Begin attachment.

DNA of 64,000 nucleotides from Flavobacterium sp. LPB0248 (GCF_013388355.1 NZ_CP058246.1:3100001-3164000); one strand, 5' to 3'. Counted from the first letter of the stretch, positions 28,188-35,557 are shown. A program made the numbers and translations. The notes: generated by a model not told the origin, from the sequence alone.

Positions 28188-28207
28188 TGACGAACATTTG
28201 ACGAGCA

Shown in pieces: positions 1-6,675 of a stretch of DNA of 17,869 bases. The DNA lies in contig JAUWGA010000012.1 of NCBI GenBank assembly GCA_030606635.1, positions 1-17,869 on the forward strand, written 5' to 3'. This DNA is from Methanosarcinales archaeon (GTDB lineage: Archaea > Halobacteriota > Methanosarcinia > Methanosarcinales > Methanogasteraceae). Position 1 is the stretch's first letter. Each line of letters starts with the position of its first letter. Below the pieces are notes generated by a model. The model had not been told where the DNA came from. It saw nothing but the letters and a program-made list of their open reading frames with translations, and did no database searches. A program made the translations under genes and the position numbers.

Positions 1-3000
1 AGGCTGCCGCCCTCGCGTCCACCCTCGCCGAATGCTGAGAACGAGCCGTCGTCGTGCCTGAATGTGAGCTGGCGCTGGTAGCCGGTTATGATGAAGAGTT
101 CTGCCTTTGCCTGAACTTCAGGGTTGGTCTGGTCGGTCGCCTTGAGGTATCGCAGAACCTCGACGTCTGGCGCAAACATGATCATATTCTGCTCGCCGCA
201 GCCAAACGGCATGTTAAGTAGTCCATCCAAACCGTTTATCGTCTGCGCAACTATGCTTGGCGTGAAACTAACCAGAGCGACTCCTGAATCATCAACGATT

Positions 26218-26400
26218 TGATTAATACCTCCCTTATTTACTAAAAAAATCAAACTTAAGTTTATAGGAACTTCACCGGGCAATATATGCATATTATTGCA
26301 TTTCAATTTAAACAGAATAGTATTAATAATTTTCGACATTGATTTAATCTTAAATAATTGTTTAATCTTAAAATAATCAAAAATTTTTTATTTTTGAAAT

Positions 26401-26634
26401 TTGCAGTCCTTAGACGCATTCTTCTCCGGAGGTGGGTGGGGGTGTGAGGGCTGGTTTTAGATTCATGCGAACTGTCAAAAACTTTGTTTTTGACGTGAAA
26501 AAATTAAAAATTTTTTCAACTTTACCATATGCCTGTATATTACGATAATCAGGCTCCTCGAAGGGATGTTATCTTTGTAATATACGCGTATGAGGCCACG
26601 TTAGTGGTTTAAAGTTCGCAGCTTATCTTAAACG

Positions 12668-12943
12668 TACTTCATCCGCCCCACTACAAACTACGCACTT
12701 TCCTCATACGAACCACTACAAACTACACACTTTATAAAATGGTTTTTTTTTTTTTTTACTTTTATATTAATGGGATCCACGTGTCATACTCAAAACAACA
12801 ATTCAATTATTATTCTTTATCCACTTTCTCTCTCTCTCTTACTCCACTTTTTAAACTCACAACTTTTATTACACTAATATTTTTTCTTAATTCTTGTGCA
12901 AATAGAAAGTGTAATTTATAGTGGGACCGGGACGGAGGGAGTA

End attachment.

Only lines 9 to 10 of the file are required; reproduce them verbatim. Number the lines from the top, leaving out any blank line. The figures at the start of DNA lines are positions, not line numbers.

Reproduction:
201 GCCAAACGGCATGTTAAGTAGTCCATCCAAACCGTTTATCGTCTGCGCAACTATGCTTGGCGTGAAACTAACCAGAGCGACTCCTGAATCATCAACGATT

Positions 26218-26400